The first anniversary of my first post was this past Saturday, so I thought I'd go back to basics to commemorate it. It's also a little ironic because I was a little reluctant to publish my previous risotto dish because I was apprehensive it wasn't crazy enough for this website. The dish I published this past summer used an altered method so I wanted to demonstrate the fundamentals, partially to take the mystery out of the dish.
So let's discuss a basic risotto method because this is a dish that requires some attention. Before you start, place stock in a medium saucepan and bring to a simmer, then reduce heat to low to keep warm. Heat fat (usually olive oil or butter) over medium heat in a flat-bottom skillet and add in some chopped onions or shallots to sweat. Toss the rice into the onions and stir to toast, then deglaze with white wine stirring until absorbed. Then add in 1 ladle of stock, continually stirring until it is absorbed. Continue to add stock, 1 ladle at a time and continually stirring before adding more stock. About half of the way through the stock, start tasting the rice. The rice won't be fully cooked yet, but keep adding stock until it's al dente. Once the rice reaches this consistency, add your flavorings, shut off the heat and stir in a thickening agent (usually butter and/or cheese).
Demonstrate the process of making a basic risotto.
Page 163 of the recipe guide of Top Chef University DVD set.
2 tablespoons vegetable oil
2 medium shallots, chopped and divided
1 clove garlic, minced
3 cups assorted wild mushrooms, (such as chanterelles, shitakes, creminis, etc.) cleaned, trimmed and coarsely chopped
1/2 cup plus 2/3 cup dry white wine, divided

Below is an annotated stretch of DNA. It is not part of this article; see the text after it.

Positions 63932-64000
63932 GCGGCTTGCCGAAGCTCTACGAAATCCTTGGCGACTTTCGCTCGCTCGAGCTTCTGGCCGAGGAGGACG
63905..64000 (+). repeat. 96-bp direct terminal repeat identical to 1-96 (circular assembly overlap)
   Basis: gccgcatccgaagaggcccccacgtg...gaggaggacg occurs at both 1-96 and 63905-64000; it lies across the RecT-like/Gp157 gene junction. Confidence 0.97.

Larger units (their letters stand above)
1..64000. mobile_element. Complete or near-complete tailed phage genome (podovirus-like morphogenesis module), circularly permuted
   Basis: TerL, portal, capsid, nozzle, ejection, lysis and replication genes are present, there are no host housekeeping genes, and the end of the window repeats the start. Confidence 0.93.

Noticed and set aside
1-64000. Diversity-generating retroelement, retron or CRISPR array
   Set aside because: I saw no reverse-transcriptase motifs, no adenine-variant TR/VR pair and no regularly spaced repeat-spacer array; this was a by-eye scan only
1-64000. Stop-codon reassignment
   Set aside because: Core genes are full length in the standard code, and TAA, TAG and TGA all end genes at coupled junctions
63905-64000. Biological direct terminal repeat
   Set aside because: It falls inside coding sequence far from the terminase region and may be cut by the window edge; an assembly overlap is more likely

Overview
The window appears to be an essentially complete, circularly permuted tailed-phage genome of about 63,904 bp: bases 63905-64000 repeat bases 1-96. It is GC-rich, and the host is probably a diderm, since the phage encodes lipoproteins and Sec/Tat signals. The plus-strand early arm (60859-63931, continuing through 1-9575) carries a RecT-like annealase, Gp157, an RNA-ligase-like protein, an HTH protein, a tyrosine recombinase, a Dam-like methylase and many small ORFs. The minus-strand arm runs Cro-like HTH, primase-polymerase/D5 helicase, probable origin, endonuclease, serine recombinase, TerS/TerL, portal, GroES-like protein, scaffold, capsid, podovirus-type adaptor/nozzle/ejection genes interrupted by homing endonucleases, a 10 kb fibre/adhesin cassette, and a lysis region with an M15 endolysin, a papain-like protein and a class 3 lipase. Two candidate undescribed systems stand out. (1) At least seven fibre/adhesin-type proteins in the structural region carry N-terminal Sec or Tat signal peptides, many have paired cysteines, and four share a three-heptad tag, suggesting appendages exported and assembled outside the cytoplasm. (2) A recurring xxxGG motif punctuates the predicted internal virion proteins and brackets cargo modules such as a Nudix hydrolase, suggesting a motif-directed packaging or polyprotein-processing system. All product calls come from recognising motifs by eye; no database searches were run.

3 tablespoons extra-virgin olive oil
1 cup Arborio rice
6 cups chicken stock, warmed as described above
2 tablespoons unsalted butter
Kosher salt and freshly ground black pepper
1/4 cup fresh Italian parsley, chopped
1/4 cup Parmigiano-Reggiano, freshly grated
1. In a large sauté pan, heat the vegetable oil over high heat. Once hot, add garlic and half of the chopped shallots. Cook until translucent, approximately 3 minutes. Add the mushrooms and cook until wilted. Deglaze with 1/2 cup white wine and season with salt and pepper. Continue to cook over high heat until the wine has absorbed. Remove from heat and set aside.
2. In a large flat-bottomed skillet, heat the olive oil over medium high heat. Once hot, add the remaining shallots and sweat until translucent. Add the rice to toast, ensuring the rice is coated in the oil. Deglaze the rice with the remaining white wine and continually stir until evaporated.
Once the wine has been absorbed, add 1 ladle of stock to the rice, continually stirring until it has absorbed before adding another ladle, as described above until the rice is al dente. All of the stock may or may not be needed. Fold in the mushrooms and parsley, then remove from heat. Add in the butter and stir to melt, then season with salt and pepper to taste. Garnish with the Parmigiano.
On the surface, this dish appears to be rather pedestrian, but it yielded incredible flavor. I've also had issues in the past with the consistency of risotto but this time it was very creamy, and it spread once it was plated into my bowl.
On a side note, I grew up (and still live) in Silicon Valley and have been a San Francisco 49ers fan for 30+ years, so you can imagine my disappointment with the outcome of this past Sunday's game. I spent the afternoon with friends but did not attend empty-handed. I adapted Chef Marcela Valladolid's ceviche recipe using cod to be eaten salsa style with tortilla chips.